Remote work

A manager's guide to remote teamwork: Facilitation Tips

March 27, 2020
If you only do one thing in 2020: Ask better questions to improve your one-to-ones!

See the full Manager's Remote Working Handbook here

Meetings are more effective when they have an owner who chairs or facilitates. This is never more true than in remote meetings. Without a good facilitator, you’ll see people taking over the meeting, others losing interest because they can’t get a word in edgeways or long, awkward silences.


As the team leader, this responsibility often falls on you. However, you shouldn’t be ashamed of nominating someone else in your team as facilitator if they have a knack for it! In any case, here are some golden rules to ensure remote meetings run smoothly.

If the meeting has more than 8 participants…

Agree to raise your hand to speak. It’s a simple, effective way of allowing everyone to speak rather than just the loudest or pushiest person on the call. And it will make you feel like a school-kid again so win-win. 

Make sure everyone feels included in discussions

  • Invite participation: Don’t be afraid to call someone out by name and ask for their input. 
  • Watch out for interruptions. If you feel that someone was interrupted before they had a chance to finish, invite them back into the conversation, “Ben, did you have any additional thoughts to share on this point?”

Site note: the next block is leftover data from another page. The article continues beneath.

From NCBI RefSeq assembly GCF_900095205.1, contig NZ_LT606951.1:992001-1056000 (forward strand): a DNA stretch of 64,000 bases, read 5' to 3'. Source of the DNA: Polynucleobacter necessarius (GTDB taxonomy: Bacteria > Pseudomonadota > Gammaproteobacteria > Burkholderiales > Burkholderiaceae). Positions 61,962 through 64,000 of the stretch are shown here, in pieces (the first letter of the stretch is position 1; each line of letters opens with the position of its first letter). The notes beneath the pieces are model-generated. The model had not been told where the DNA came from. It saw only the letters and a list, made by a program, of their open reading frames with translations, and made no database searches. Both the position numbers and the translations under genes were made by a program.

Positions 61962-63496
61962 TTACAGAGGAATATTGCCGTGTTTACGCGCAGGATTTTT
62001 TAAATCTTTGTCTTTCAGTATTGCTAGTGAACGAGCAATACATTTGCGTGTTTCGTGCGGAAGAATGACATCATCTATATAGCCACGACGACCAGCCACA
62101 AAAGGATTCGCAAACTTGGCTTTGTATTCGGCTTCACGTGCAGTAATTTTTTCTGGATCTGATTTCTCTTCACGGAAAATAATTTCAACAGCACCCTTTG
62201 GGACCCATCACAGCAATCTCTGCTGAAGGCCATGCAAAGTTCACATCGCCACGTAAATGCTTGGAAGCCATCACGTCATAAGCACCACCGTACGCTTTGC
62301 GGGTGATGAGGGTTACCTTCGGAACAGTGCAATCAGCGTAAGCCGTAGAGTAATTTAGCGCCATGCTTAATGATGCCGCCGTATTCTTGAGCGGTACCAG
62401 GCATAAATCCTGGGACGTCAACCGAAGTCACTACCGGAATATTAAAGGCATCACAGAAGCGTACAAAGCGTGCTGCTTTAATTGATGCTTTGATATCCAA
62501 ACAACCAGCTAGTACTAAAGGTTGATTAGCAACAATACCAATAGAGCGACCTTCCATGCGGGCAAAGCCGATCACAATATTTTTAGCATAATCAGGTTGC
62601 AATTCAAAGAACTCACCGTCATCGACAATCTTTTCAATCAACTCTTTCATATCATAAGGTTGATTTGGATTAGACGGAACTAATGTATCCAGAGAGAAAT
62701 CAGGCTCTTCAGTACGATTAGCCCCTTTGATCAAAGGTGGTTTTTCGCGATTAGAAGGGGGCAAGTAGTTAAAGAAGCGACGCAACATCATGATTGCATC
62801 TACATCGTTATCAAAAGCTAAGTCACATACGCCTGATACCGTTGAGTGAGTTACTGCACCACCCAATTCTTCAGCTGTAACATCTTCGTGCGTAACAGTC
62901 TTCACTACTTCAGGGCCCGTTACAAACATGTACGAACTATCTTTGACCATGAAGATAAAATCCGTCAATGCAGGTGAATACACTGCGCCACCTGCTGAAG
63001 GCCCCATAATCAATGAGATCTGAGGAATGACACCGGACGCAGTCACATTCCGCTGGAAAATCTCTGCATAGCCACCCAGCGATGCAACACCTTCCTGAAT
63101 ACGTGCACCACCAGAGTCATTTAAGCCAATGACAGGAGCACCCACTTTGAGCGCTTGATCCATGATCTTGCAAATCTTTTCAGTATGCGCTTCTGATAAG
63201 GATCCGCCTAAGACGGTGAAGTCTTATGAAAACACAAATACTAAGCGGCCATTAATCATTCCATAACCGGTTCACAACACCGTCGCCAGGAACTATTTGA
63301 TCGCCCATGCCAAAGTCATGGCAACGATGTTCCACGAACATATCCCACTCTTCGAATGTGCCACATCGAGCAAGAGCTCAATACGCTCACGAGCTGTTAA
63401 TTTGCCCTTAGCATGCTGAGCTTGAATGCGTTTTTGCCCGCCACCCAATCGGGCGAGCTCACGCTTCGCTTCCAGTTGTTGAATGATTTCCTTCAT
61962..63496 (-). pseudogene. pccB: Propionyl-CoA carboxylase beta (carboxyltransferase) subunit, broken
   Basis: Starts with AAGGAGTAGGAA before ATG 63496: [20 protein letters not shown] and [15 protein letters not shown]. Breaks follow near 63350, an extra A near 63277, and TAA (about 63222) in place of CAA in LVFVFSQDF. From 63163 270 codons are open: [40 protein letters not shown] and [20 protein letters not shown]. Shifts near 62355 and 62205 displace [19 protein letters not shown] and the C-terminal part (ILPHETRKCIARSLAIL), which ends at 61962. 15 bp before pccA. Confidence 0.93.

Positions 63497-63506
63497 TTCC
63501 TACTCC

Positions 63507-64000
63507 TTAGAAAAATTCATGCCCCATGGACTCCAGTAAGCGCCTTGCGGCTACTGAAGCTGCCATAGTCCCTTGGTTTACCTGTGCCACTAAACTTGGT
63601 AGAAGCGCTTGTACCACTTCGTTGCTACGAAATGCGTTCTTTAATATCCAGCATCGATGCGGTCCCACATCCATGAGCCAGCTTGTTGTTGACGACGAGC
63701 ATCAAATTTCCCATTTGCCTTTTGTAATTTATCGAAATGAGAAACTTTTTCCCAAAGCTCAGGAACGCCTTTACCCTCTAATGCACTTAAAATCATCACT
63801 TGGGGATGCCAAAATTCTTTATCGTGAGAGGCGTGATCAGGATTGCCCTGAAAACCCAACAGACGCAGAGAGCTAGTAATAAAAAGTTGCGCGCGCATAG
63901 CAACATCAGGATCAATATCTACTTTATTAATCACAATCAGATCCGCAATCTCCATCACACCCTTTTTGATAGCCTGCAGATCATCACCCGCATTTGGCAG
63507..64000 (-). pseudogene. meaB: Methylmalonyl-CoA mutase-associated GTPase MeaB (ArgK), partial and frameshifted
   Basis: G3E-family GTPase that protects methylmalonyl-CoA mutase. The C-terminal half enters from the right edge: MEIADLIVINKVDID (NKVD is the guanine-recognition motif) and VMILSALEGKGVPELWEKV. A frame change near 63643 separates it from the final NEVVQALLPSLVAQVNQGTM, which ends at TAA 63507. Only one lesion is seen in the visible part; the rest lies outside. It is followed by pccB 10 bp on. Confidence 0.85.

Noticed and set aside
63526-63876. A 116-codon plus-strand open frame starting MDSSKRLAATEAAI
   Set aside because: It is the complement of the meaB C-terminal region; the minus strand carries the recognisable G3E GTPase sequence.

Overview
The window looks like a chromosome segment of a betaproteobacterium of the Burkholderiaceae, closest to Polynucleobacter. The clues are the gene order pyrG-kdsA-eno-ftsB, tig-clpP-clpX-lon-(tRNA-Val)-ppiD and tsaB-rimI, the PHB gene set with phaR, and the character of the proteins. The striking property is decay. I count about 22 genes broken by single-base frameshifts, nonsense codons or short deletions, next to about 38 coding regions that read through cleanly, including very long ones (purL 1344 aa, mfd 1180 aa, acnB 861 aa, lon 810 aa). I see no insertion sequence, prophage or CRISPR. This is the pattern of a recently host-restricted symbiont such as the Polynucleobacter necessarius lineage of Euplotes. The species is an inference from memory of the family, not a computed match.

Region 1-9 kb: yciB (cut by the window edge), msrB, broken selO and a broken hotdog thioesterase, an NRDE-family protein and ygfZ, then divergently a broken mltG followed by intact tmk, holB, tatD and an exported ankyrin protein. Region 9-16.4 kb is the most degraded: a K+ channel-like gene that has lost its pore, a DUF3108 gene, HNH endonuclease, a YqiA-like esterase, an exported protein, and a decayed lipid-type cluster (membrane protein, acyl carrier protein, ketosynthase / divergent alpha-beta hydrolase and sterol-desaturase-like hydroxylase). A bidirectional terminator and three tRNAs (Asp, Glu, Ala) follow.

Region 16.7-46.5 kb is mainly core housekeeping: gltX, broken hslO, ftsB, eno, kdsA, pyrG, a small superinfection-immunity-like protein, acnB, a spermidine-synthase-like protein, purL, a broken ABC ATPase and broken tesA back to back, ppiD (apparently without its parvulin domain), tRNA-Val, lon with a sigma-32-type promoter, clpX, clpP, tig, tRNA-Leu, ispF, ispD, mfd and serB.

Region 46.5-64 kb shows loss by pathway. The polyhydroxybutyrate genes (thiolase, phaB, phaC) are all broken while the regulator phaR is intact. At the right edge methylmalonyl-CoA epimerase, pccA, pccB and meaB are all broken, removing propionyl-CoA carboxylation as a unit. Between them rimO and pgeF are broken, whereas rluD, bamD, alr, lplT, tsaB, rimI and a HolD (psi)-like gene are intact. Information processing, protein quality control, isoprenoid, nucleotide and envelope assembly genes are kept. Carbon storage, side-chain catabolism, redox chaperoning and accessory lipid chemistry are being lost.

• If you want to take a quick vote or gauge everyone’s opinion on something, ask them to give a thumbs up or a thumbs down. This way everyone’s view counts.
  • Be aware of who is most likely to feel marginalised in the first place. The most introverted member of the group may have a hard time ‘butting in’ to be heard.

Start every meeting with an icebreaker

Gallup has consistently found having a good friend at work leads to better performance. Building these types of relationships in remote teams is harder so it’s important to spend time on informal communication. Start every meeting with an icebreaker even if you’ve been working together for some time. Slowly you’ll learn more about the team and they’ll learn what they have in common. 

Spend some time setting the scene

In face-to-face meetings, you wouldn’t jump to the first agenda item/task. You’d set the scene, explain what’s most important for today and encourage participation. The same principle applies for remote coaching sessions.

Next: Increase resilience in your remote team